# Probability & Statistics/More rabbits

Question
QUESTION: Hello Clyde,

I hope you are not fed up yet with my rabbit questions. I would like to ask a last one. I was searching in statistics and sampling books however I can't find a straight answer. Perhaps the question is too particular.

It is basically the same setup however this time I have several plots of land that are slightly different because they are in separate parts of the country, however  the rabbit species is  the same. So the wild rabbits freely come in an out of the corresponding plot, we assume that at measurement times we can capture all the rabbits within a plot and weight them in order to estimate the mean and variance of the weight of a rabbit, at such plot and collection round. Again, The populations are assumed 'stable' over time, plots are independent from each other (because they are far from each other), collection rounds are assumed independent of each other and the weight of one rabbit is assumed independent of the weight of another one. Last time you showed me how to estimate the mean and variance of a set of collection rounds in a single plot of land. This time I have the problem of estimating a mean and variance of the weight of a rabbit across plots of land, during say a single collection round. It is necessary that the two samples (that in general would have different numbers of individuals) contribute the same to the mean and variance across plots because plots have slightly different conditions, although the rabbit species is  the same. The hope is that somehow these estimates are still more reliable than those of single plots (although the variance may grow a bit due to the slight differences between plots). If we want every plot to contribute equally then the estimator of the mean would be the mean of means of individual plots right? what would then be the estimator of the variance of the weight of a rabbit across plots if every plot contributes equally?

ANSWER: "If we want every plot to contribute equally then the estimator of the mean would be the mean of means of individual plots right?"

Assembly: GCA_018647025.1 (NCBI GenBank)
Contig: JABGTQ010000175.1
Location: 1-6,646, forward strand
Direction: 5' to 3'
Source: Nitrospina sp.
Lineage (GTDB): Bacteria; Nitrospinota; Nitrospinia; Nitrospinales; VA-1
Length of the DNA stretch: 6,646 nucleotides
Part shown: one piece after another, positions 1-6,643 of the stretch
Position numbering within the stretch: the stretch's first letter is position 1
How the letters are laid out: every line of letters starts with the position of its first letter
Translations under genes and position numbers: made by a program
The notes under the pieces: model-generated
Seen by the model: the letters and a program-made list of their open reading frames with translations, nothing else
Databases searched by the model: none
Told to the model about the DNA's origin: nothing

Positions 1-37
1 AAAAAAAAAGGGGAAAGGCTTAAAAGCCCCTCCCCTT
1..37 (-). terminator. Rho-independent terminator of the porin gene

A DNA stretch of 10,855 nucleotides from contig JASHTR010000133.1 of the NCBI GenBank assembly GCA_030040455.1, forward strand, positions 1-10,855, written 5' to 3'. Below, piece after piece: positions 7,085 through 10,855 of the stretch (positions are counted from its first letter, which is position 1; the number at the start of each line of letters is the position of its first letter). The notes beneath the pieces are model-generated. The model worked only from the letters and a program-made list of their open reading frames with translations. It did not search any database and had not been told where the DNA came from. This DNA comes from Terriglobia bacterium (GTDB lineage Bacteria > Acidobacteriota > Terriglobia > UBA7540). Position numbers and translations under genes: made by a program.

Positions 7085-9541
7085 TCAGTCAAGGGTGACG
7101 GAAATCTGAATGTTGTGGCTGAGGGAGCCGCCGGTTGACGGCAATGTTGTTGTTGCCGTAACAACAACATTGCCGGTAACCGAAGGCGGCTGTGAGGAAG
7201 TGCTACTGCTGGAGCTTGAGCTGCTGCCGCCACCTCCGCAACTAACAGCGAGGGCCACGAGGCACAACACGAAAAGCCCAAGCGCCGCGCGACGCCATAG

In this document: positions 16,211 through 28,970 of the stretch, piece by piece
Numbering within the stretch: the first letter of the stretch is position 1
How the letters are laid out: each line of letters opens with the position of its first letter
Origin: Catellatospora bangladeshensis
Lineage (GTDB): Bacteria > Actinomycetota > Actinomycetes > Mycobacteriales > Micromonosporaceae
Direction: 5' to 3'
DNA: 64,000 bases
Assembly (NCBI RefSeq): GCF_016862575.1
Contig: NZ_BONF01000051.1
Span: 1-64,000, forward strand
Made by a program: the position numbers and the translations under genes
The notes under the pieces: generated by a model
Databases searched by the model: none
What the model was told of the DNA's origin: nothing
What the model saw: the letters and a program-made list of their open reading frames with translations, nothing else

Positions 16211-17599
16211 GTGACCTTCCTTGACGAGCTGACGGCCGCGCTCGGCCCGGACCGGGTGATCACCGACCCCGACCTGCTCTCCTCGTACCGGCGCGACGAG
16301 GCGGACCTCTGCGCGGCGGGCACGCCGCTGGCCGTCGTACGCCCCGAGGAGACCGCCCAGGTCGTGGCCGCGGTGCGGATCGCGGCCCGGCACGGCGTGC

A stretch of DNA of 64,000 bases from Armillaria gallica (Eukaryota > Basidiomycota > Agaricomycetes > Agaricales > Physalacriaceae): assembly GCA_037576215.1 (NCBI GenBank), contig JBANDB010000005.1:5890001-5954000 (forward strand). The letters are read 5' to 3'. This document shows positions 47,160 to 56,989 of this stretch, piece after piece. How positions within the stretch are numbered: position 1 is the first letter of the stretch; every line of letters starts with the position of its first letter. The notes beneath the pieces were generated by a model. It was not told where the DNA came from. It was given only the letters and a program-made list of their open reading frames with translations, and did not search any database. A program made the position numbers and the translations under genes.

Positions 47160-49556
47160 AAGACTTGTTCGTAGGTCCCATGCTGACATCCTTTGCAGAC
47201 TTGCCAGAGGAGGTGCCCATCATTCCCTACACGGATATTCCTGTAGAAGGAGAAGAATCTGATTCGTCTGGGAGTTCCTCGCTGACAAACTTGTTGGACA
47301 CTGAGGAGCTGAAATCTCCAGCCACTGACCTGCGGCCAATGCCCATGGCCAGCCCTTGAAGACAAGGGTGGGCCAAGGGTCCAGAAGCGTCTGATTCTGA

Based on what you are describing, yes. I cannot say whether this is ecologically/biologically accurate or valid, but if you want to assume each plot contributes equally to the overall stats, you just take the average of the averages.

---------- FOLLOW-UP ----------

QUESTION: So this would be using a pooled mean and the correct corresponding variance would be a pooled variance (http://en.wikipedia.org/wiki/Pooled_variance) right? :)

Many thanks again,

Right -- I forgot the name of this, but that's exactly what we talked about in the first answer to the question. It is (importantly) not the actual variance, but it is the best way we can think of to compute a "weighted variance" using only the variance from each group (i.e. not using all of the original data points).
Questioner's Rating
 Rating(1-10) Knowledgeability = 10 Clarity of Response = 10 Politeness = 10 Comment Thank you very much again Clyde... :) Have a great weekend, Javier

Probability & Statistics

Volunteer

#### Clyde Oliver

##### Expertise

I can answer all questions up to, and including, graduate level mathematics. I do not have expertise in statistics (I can answer questions about the mathematical foundations of statistics). I am very much proficient in probability. I am not inclined to answer questions that appear to be homework, nor questions that are not meaningful or advanced in any way.

##### Experience

I am a PhD educated mathematician working in research at a major university.

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AMS

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Various research journals of mathematics. Various talks & presentations (some short, some long), about either interesting classical material or about research work.

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BA mathematics & physics, PhD mathematics from a top 20 US school.

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Various honors related to grades, various fellowships & scholarships, awards for contributions to mathematics and education at my schools, etc.

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In the past, and as my career progresses, I have worked and continue to work as an educator and mentor to students of varying age levels, skill levels, and educational levels.